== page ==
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Mortgage Rate Trends: Weekly Market Commentary & Forecast

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Mortgage Rates Fade Anew

July 21, 2017 -- If central banks around the world can't seem to locate any reliable inflation pressure, it's a good bet that mortgage and other interest rates will also have no pressure to rise. Of late, it's been hard to find inflation signals that aren't moving away from central bank targets, but the Federal Reserve's official stance is that the current slump in inflation is due to transient factors. That may be, but transient over what period of time, and how this influences the outlook for Federal Reserve and other central bank policy remains to be seen.

A few weeks ago, European Central Bank head Mario Draghi rattled markets into a mini-global "taper tantrum", with comments that ECB may at some point pare back its quantitative easing program fostering a spike in bond yields that hasn't yet gone away. This week, a less aggressive stance was presented to investors and bond traders, as the ECB did not only not make a change to interest rate policy, but kicked even any discussion of potentially changing their bond-buying program until later in the year sometime. This was likely partly to sooth market jitters, but also to acknowledge that hoped-for inflation has been slow to materialize, even with the eurozone experiencing 17 consecutive quarters of economic expansion.

Perhaps inflation will start to come on more strongly later this year or in 2018, as the Fed expects. However, the Bank of Japan just moved its expectation of reaching a 2 percent inflation target ahead by another year to early 2020, the sixth such occurrence since 2013. If both current and expected inflation in major economies can't get much traction if will continue to be difficult for inflation to firm and remain so in the U.S.

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That's not to say that the Federal Reserve will be much swayed, and for the moment seems likely to try to continue its course of gradually raising the federal funds rate. That said, it could be that a planned pace of perhaps three rate hikes per year for the next couple of years may be dialed back somewhat. We'll see how this all rolls out over time, but for the moment, all indications are that interest rates won't find much reliable traction, either.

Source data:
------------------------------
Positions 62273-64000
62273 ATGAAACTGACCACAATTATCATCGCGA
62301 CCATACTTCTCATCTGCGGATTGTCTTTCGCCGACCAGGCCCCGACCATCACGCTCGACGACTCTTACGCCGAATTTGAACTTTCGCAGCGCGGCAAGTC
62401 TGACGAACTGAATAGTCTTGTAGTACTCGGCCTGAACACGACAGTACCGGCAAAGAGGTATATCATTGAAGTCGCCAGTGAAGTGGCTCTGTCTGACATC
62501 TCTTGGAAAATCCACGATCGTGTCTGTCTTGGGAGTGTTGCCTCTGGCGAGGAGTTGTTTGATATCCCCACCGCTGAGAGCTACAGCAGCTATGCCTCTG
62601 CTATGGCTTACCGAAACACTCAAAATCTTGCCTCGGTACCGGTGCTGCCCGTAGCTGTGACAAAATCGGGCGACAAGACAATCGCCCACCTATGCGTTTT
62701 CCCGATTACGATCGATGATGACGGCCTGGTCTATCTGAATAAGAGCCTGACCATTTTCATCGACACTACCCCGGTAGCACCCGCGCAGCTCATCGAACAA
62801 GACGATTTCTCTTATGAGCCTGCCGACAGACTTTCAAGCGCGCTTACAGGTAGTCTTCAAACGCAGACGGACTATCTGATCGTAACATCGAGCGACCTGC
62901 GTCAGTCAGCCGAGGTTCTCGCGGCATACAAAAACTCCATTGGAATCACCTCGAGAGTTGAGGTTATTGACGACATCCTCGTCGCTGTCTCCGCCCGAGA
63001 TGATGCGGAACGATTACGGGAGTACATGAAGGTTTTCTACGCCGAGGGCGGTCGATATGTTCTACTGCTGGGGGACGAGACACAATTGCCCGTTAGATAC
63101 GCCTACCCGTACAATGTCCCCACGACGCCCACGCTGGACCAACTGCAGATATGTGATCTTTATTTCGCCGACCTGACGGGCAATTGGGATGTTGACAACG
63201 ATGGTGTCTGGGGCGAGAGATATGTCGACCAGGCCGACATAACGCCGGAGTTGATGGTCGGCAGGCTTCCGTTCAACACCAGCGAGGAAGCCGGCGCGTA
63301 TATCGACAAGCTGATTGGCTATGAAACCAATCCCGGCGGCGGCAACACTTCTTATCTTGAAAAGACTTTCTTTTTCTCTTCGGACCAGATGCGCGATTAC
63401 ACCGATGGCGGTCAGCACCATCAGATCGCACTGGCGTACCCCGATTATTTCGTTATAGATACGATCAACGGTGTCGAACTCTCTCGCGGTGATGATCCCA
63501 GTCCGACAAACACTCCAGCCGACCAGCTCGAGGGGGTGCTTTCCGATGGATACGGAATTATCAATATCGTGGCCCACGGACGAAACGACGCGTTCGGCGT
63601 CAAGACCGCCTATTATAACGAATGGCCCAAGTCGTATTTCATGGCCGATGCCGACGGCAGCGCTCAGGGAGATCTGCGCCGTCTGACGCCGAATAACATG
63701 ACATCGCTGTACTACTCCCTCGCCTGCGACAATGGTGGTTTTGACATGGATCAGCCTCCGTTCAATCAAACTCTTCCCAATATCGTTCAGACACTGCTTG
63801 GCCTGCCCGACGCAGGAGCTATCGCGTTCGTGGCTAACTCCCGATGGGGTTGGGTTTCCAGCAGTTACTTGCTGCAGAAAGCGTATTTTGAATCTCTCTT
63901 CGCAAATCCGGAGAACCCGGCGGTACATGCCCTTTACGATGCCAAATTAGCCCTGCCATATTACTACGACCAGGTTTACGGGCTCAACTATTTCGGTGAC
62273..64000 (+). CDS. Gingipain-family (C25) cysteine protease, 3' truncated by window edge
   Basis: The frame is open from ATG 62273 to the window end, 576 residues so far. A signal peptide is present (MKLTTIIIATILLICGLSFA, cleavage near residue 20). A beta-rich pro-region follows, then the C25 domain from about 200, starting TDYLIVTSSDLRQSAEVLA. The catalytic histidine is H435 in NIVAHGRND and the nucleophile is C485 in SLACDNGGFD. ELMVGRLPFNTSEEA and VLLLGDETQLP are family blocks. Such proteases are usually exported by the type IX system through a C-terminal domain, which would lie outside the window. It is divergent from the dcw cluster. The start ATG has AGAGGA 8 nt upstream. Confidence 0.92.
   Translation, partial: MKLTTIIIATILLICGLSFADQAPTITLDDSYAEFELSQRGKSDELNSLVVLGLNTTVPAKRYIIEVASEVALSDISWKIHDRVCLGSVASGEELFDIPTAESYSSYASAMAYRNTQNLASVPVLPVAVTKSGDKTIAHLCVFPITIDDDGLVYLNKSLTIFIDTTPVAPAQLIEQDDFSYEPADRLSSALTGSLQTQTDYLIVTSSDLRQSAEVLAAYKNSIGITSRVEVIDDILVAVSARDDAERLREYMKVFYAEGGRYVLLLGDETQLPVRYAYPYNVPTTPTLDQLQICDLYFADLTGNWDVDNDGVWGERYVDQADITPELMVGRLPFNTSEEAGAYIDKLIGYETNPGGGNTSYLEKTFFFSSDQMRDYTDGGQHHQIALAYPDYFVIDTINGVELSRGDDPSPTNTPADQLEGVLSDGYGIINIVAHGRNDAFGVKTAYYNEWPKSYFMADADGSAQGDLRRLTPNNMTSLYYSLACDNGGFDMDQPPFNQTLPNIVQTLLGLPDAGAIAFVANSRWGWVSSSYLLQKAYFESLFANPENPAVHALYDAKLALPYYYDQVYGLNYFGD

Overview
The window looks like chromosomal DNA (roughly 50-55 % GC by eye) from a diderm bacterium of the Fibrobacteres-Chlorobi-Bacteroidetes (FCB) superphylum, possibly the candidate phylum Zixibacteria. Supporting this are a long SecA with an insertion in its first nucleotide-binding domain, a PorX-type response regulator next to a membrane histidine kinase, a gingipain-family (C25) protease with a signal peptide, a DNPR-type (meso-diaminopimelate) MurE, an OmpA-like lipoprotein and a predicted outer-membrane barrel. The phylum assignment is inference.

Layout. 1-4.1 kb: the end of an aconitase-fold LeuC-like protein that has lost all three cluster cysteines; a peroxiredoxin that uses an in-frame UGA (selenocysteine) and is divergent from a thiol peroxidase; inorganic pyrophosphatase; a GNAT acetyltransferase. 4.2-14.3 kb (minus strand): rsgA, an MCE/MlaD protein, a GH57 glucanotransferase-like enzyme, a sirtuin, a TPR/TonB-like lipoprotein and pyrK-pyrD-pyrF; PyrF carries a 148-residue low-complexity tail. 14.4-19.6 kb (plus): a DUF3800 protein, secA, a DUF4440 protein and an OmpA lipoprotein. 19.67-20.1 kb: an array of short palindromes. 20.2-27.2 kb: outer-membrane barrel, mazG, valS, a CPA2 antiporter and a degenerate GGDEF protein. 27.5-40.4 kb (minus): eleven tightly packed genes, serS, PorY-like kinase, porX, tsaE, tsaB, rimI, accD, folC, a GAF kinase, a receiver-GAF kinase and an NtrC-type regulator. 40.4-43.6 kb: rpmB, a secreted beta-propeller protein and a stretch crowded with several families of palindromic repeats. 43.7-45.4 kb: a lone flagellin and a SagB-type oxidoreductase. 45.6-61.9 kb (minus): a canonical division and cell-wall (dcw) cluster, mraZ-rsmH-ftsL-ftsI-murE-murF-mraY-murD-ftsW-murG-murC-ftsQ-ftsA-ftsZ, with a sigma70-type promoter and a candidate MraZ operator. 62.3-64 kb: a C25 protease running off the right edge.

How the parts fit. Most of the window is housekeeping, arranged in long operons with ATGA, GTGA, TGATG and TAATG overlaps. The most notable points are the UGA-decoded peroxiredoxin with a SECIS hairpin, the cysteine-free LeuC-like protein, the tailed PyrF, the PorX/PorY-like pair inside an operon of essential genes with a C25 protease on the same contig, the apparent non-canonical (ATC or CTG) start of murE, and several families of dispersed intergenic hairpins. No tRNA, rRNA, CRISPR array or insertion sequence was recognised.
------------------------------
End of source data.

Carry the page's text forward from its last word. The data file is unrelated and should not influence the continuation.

One fresh price element that became available this week was the June report covering import prices. The aggregate cost of imported goods coming onto U.S. shores declined by 0.2 percent for the month, with the headline figure now sporting declines in three of the last four months. Falling oil costs pulled the headline down, but there's not much inflation to be seen even without them, where a rise of just 0.1 percent was tallied for the period. There has been a pronounced deceleration in import costs recently, as these have cooled to just a 1.5 percent annual rate of increase, down from a warm 4.7 percent rate as recently as February. The U.S. also exported somewhat lower costs last month, with export prices easing by 0.2 percent, a second consecutive monthly decline and good enough to trim the current annual rate to an increase of just 0.6 percent. It was running a 3.4 percent clip in March, so lower costs all around have suddenly appeared without much warning.